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Tuesday, 19 May, 1998, 20:59 GMT 21:59 UK
Parties and Prime Ministers
Once Parliament secured its supremacy over the monarch in the seventeenth century, the eighteenth century saw the growth and development of three of the key aspects of current parliamentary and political life: the office of prime minister, Cabinet government and political parties.

The first prime minister

Britain's first prime minister, Sir Robert Walpole, held office for a still unbeaten 21 years, (1721-1742). Walpole is generally acknowledged as the first prime minister although he disliked the term, which was occasionally used mockingly and was not yet an official title.

George I
George I
Walpole was appointed by George I as the head of his Cabinet of ministers. The German-born King declined to do the task himself as he spoke little English, which forced him to communicate with his ministers as best he could in French.

Prior to George's reign the monarch had attended the meetings of Cabinet, or its predecessor, the Privy Council. But George ended this tradition, leaving the first minister, or prime minister, to chair and direct these meetings in the King's absence as the first among equals.

George's decision was to have dramatic consequences over the coming years as the office of prime minister slowly absorbed many powers that had previously been in the possession of the Crown.


Walpole at Cabinet
As the first Prime Minister, Walpole set important precedents for the future of Cabinet government.

He established the guiding principle of collective responsibility which is still observed today.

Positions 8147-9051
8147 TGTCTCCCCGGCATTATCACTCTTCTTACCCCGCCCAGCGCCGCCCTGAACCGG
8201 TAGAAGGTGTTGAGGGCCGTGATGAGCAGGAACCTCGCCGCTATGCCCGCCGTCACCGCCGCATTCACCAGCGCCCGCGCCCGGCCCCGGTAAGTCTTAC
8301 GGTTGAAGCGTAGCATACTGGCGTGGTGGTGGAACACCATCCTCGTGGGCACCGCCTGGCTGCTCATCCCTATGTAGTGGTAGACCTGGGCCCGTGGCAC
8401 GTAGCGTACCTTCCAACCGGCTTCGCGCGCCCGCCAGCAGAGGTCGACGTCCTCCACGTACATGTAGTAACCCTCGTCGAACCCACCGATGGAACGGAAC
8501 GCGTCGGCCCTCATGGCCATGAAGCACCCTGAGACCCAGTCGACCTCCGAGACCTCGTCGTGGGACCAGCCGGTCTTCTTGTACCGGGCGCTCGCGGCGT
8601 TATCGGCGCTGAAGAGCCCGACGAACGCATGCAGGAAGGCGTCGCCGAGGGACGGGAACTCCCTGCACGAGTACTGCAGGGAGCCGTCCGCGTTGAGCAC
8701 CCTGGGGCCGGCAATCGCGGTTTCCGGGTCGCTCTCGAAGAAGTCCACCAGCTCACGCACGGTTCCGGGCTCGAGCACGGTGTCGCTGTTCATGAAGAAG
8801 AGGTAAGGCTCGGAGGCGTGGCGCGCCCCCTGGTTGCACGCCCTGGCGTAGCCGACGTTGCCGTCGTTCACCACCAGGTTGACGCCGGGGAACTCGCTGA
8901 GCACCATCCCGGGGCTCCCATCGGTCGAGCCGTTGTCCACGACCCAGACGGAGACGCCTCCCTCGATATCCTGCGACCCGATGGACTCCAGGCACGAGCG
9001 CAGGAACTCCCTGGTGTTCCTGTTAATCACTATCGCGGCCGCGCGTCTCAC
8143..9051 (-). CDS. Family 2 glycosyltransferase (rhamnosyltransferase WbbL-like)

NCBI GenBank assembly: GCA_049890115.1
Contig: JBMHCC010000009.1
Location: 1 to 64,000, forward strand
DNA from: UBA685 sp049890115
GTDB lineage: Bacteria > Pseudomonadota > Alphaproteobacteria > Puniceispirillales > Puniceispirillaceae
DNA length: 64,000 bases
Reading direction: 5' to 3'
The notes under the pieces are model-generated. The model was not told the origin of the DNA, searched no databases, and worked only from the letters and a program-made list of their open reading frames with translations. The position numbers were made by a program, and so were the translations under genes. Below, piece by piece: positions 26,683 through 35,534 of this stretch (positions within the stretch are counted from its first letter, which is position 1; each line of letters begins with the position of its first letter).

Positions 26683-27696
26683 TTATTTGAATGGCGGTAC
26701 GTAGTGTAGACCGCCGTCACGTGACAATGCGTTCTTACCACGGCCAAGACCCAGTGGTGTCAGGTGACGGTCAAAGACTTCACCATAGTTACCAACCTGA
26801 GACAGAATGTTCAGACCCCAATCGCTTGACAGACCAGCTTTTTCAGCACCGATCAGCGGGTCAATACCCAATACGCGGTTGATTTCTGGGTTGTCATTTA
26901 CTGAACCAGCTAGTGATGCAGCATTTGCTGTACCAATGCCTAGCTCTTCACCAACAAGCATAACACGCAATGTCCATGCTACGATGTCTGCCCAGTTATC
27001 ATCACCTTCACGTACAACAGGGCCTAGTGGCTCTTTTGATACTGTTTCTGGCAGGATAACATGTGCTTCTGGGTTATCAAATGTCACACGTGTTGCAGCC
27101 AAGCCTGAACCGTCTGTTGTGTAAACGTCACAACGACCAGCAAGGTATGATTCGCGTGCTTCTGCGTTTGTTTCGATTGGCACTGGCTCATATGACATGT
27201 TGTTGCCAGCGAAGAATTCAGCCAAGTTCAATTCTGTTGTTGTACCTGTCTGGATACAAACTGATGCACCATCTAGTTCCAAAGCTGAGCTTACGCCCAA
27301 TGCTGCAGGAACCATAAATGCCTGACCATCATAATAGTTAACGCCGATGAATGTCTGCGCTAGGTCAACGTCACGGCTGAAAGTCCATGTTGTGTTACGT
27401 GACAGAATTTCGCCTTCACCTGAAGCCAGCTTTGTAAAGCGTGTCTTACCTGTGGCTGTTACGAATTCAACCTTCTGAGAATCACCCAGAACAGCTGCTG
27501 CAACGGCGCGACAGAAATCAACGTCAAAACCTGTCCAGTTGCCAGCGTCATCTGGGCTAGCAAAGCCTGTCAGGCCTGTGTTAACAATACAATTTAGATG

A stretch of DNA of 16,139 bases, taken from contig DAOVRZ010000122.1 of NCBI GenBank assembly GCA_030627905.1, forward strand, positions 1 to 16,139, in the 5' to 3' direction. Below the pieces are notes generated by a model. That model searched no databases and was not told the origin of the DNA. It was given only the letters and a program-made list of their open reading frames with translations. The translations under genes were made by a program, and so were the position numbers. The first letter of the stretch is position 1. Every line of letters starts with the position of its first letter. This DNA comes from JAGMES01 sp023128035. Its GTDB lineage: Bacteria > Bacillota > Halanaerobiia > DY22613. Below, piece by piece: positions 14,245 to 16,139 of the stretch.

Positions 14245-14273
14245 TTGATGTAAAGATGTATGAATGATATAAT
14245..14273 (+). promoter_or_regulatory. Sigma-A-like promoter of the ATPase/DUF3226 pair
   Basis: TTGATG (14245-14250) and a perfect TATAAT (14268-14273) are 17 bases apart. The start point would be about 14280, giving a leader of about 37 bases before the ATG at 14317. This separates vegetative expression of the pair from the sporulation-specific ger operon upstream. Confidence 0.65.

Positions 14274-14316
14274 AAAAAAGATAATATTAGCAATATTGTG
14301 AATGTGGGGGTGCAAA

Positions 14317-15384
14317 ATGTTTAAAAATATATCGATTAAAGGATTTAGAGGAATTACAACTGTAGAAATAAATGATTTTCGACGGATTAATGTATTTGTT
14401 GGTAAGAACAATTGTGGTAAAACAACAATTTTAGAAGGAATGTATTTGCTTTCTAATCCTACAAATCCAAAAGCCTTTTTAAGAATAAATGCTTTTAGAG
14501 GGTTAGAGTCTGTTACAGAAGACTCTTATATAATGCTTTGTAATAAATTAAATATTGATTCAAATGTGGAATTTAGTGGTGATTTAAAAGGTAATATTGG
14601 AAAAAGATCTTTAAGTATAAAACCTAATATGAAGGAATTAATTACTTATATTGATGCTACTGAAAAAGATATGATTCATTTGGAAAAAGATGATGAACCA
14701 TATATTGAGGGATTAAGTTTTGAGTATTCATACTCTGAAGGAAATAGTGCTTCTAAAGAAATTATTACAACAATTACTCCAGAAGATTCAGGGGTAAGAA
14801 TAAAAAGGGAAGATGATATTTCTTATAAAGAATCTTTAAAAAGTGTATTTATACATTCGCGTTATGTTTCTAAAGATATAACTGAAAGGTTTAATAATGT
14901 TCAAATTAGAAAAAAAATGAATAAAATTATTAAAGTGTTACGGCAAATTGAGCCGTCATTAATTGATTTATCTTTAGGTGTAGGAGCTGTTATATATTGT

Under this procedure the Cabinet makes its policy decisions in secret, and although ministers may disagree with each other privately, once the decision is taken all members of the government are bound by it and may not dissent from it unless they resign.

The members of the Cabinet are drawn from Parliament itself, thereby creating a link between the nation's executive and legislative branches not always found in other systems of government.


Walpole was a supreme political manager who quickly realised that control of Parliament, and the Commons inparticular, was essential for effective government. By his time it was impossible to manage Parliament without the consent of the largest political party in the House.

The Whigs and the Tories were the two main parties of the day, both of which had begun their evolution around the close of the seventeenth century.

The Whigs were the forerunners of the Liberal Party, while the Tories were the ancestors of today's Conservatives. Strangely enough both names have their origins in terms of abuse.

Whig derives from "Whiggamore", a term used to describe Scottish presbyterians, while Tory was an Irish word for a bandit.

The main purpose of political parties, now as well as then, was to take power by winning enough seats in Parliament to form a government. But in the eighteenth century political parties were not the sophisticated electoral machines they are now.

There existed little permanent party structure outside parliament and party organisations were often only formed during the bursts of activity provided by general elections, which were held every seven years.

Throughout the eighteenth century political corruption was rife and patronage played a major role in the nation's politics. Some parliamentary seats were considered the property of local gentry while others were simply sold to the highest bidder.

Seats were not just for sale to the wealthy and ambitious, companies bought them too. One seat, Bishop's Castle, was bought by the East India Company, one of the 'multinationals' of the day.

In 1827 it was estimated that 276 MPs were returned by patrons alone. It was a situation that had to change.

Links to more Talking Politics stories are at the foot of the page.

Links to more Talking Politics stories